Dave and Ted -- made for each other

Letterman has decided to stay at CBS. But his real future belongs with Ted Koppel as a celebrity-hating, executive-bashing late-night tag team.

Published March 13, 2002 2:29AM (EST)

What a letdown!

So after all the Sturm und Drang of the last 10 days -- the bruised egos, the corporate intrigue, the "I am too relevant!" New York Times Op-Ed -- the David Letterman-Ted Koppel imbroglio ends not with a deafening Nielsen-grabbing bang but a yawn-inducing whimper. Score one for entropy and the status quo.

CBS president Leslie Moonves offered Letterman 31.5 million reasons a year to keep the "Late Show" at the Tiffany Network -- plus persuasive bonuses and benefits. That, and the fact that hypersensitive Dave clearly didn't want to be known as the Guy Who Killed Nightline (though he still would've come off better than the guy who gave birth to it -- Ayatollah Khomeini), convinced him to stay put.

As for Ted, he earns only $8 million a year but works less than the men's room attendant at a Melissa Etheridge concert, so, now that Dave has demurred, the odds are high Ted will resist the urge to tell Mickey Mouse where to shove his time slot, and keep doing his show at the "happiest place on earth."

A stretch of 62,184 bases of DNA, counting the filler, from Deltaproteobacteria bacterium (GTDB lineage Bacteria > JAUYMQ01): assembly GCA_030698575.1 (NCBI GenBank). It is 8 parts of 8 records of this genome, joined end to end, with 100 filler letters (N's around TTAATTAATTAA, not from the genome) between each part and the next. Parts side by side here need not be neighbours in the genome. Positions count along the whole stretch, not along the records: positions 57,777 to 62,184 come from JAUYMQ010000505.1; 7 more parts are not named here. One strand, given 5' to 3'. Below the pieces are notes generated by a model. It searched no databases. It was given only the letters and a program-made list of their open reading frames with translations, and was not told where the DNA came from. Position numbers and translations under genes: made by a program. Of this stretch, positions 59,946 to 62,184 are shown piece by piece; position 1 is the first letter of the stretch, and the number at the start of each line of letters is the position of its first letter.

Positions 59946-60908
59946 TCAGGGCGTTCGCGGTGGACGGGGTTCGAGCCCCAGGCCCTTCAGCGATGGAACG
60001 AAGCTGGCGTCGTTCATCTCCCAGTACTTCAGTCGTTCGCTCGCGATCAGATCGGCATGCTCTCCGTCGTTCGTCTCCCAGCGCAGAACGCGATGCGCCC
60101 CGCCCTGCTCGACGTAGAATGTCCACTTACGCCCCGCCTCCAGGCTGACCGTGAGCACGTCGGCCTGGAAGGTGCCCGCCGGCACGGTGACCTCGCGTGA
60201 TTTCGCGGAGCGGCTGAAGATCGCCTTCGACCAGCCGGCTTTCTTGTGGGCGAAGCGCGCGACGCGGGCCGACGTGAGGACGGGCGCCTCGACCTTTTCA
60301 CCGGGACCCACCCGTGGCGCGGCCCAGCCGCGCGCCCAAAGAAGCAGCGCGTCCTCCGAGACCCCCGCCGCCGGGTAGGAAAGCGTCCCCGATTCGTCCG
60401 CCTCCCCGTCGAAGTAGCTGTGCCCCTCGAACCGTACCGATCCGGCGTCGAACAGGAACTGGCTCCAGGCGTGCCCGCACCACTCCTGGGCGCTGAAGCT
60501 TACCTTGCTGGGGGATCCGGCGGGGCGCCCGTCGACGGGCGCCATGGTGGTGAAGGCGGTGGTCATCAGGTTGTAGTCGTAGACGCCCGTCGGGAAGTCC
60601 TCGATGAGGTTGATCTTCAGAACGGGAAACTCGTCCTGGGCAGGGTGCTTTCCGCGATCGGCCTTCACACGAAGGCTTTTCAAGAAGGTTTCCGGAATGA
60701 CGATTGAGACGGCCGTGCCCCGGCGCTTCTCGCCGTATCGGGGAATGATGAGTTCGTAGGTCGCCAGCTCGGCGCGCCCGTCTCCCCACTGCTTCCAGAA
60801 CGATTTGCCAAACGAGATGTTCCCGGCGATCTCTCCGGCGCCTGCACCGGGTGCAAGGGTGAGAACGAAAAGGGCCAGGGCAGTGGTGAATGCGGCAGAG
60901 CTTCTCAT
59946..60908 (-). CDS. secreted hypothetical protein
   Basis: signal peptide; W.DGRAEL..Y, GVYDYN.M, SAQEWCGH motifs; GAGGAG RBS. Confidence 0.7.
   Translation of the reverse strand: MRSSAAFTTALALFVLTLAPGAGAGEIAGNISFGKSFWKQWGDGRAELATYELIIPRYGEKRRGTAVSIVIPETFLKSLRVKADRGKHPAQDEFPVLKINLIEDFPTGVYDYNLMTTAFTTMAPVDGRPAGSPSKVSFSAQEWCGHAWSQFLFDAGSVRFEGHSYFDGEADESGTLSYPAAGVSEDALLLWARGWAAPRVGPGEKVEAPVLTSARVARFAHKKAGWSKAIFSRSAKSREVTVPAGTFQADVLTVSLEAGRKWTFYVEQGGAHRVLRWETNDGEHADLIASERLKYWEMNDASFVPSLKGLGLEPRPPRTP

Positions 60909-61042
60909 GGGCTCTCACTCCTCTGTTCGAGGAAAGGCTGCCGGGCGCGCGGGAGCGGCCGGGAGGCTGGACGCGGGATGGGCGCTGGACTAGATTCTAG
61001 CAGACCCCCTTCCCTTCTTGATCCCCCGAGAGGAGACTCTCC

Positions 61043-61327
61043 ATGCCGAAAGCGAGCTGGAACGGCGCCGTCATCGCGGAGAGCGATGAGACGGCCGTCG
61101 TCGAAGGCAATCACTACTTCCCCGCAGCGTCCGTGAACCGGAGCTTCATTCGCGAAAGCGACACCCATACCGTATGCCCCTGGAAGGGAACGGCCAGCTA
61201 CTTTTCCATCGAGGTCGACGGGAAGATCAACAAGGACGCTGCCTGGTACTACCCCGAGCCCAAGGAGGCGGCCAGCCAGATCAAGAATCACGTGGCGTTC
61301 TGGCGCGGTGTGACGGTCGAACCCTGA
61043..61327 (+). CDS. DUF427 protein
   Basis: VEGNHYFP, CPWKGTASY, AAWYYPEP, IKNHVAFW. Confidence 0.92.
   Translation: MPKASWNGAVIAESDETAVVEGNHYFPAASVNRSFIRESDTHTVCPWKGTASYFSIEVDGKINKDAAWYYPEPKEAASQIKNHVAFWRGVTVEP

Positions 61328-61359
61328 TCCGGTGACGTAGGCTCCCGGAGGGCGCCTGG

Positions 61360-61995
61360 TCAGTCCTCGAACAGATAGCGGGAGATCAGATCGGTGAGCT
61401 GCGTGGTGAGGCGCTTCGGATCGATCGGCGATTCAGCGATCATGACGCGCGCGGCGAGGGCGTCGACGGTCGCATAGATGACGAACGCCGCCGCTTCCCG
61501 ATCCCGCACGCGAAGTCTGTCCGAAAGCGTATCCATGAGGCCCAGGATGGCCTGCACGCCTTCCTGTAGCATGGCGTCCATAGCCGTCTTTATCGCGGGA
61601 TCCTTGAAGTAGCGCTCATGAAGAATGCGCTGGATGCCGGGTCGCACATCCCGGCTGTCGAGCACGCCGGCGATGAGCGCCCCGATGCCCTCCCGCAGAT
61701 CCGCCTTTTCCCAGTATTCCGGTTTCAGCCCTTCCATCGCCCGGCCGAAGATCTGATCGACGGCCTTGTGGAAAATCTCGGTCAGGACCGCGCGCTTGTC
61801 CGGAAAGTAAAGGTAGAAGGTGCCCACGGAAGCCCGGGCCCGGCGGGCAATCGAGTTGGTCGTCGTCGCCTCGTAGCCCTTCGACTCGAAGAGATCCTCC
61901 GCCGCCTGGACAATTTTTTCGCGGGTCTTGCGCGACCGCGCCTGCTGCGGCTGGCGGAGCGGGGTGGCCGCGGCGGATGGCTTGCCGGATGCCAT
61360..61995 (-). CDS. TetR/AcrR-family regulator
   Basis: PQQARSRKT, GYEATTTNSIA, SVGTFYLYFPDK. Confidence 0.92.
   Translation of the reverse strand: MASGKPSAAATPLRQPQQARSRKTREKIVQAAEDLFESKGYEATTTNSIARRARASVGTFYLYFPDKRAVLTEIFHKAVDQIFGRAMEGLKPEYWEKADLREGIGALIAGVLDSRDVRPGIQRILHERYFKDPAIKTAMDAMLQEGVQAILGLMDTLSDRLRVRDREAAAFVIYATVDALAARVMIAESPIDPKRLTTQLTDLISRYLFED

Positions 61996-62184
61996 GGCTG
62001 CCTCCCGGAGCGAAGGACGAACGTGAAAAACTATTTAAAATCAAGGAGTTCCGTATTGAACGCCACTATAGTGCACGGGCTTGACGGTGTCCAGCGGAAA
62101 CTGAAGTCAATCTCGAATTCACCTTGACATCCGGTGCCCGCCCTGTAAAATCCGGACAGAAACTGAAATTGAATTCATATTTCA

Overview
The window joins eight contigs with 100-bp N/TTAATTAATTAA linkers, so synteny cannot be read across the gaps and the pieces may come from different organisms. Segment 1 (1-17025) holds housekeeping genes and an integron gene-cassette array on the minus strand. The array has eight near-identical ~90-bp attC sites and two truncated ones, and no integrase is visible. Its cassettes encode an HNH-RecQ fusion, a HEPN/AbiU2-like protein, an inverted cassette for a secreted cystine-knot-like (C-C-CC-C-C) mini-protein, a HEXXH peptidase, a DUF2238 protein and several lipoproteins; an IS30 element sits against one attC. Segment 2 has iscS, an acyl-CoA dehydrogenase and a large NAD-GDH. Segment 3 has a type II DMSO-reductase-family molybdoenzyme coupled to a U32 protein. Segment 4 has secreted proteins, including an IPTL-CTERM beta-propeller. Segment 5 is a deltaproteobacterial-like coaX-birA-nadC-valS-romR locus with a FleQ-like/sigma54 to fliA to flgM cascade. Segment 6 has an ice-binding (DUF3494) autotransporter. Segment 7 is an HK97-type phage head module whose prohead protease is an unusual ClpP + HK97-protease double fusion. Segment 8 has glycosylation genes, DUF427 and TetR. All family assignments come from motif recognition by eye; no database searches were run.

What a truly anticlimactic ending to what had been a promising new drama: With the ashen-faced David Westin, president of ABC News, blindsided by a news flash from his own front porch and the Garbo-esque Letterman off on vacation while his deep-pocketed suitors battled it out for his affection -- though I imagine him pacing up and down grumbling, not lounging by the pool. Would it have been too much to ask for a season-ending surprise finale, a breathtaking shocker just before the credits rolled and the lights came up?

Besides the coitus interruptus nature of the denouement, there is also the lingering question of these stars' wounded feelings. As a Letterman confidant told me (in the newly chic Quranic parlance): "Dave hates Les Moonves with the intensity of a thousand white hot suns." And Ted probably isn't feeling all warm and fuzzy about Disney president Robert Iger, who last week promised him that if the efforts to woo Letterman didn't work out, ABC would only replace "Nightline" with a top quality show. Which is a lot like promising your wife that you're not going to cheat, but if you do she should console herself with the fact that it will only be with a really, really hot woman.

Since no one seems to be winning in all this, I have a better idea, one that will provide both a more fulfilling ending to this late-night host-age crisis and the chance for Dave and Ted to stick it to their corporate overlords. In my scenario we all win.

Instead of competing, the two should do what all other industries are doing and merge. They could combine their award-winning programs and their complementary talents and take the new hybrid to another network, leaving the fickle mucky-mucks at Viacom/CBS and Disney/ABC choking on their dust. I'm sure Fox -- which was recently spurned in its attempt to land Conan O'Brien -- would kill to have them. So would just about anyone else.